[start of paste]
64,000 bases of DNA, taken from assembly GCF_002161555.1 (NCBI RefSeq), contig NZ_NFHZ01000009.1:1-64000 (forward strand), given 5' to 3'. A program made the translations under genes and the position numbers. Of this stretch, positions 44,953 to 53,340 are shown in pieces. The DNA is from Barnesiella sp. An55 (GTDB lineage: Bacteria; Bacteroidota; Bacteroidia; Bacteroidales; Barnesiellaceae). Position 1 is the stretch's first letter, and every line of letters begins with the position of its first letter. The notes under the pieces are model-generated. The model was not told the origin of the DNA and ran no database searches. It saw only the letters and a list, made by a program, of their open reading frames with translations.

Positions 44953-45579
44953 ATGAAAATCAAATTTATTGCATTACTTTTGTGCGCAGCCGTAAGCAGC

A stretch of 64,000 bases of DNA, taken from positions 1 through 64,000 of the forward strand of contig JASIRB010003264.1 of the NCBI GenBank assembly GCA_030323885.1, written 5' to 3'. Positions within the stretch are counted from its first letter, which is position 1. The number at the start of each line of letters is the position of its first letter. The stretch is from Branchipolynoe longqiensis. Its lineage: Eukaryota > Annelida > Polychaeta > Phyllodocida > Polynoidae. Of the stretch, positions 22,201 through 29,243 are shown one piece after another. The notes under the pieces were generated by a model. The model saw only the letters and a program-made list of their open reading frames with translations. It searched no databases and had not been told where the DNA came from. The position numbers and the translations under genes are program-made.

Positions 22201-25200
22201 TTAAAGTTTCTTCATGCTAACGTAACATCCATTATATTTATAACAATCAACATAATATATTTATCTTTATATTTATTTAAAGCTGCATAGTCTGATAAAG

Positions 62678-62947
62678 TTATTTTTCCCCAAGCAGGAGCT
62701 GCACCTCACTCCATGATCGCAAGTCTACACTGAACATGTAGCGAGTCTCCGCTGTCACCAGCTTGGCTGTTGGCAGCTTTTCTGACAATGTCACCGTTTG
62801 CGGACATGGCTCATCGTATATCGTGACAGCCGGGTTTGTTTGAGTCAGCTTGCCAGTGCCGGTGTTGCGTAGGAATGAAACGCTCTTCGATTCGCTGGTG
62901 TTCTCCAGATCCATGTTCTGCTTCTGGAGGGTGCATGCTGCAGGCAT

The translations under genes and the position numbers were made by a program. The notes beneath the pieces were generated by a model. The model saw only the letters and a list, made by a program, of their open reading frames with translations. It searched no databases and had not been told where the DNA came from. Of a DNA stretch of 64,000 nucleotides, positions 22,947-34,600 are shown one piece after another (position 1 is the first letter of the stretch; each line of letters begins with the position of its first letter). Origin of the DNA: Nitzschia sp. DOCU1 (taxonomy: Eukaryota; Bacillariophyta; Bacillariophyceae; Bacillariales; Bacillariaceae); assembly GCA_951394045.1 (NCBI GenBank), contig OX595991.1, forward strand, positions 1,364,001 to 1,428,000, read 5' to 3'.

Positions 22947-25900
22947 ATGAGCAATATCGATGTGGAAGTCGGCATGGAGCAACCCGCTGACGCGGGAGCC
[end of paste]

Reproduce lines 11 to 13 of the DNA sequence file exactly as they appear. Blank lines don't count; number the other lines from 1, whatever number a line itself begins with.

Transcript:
62901 TTCTCCAGATCCATGTTCTGCTTCTGGAGGGTGCATGCTGCAGGCAT

The translations under genes and the position numbers were made by a program. The notes beneath the pieces were generated by a model. The model saw only the letters and a list, made by a program, of their open reading frames with translations. It searched no databases and had not been told where the DNA came from. Of a DNA stretch of 64,000 nucleotides, positions 22,947-34,600 are shown one piece after another (position 1 is the first letter of the stretch; each line of letters begins with the position of its first letter). Origin of the DNA: Nitzschia sp. DOCU1 (taxonomy: Eukaryota; Bacillariophyta; Bacillariophyceae; Bacillariales; Bacillariaceae); assembly GCA_951394045.1 (NCBI GenBank), contig OX595991.1, forward strand, positions 1,364,001 to 1,428,000, read 5' to 3'.

Positions 22947-25900